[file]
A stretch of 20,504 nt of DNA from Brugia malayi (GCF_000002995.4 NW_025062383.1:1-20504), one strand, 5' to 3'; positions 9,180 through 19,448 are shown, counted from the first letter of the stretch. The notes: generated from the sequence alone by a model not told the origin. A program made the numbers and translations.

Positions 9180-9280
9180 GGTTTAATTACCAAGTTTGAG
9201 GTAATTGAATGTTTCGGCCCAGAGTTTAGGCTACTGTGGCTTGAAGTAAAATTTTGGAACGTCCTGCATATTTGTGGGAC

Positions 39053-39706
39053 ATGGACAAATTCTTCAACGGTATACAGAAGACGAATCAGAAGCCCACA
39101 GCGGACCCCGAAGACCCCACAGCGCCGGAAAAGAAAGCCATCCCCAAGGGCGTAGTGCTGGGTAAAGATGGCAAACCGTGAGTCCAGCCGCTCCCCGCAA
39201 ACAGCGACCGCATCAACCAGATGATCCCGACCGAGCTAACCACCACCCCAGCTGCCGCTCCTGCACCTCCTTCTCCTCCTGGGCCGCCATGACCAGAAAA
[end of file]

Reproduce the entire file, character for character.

A stretch of 20,504 nt of DNA from Brugia malayi (GCF_000002995.4 NW_025062383.1:1-20504), one strand, 5' to 3'; positions 9,180 through 19,448 are shown, counted from the first letter of the stretch. The notes: generated from the sequence alone by a model not told the origin. A program made the numbers and translations.

Positions 9180-9280
9180 GGTTTAATTACCAAGTTTGAG
9201 GTAATTGAATGTTTCGGCCCAGAGTTTAGGCTACTGTGGCTTGAAGTAAAATTTTGGAACGTCCTGCATATTTGTGGGAC

Positions 39053-39706
39053 ATGGACAAATTCTTCAACGGTATACAGAAGACGAATCAGAAGCCCACA
39101 GCGGACCCCGAAGACCCCACAGCGCCGGAAAAGAAAGCCATCCCCAAGGGCGTAGTGCTGGGTAAAGATGGCAAACCGTGAGTCCAGCCGCTCCCCGCAA
39201 ACAGCGACCGCATCAACCAGATGATCCCGACCGAGCTAACCACCACCCCAGCTGCCGCTCCTGCACCTCCTTCTCCTCCTGGGCCGCCATGACCAGAAAA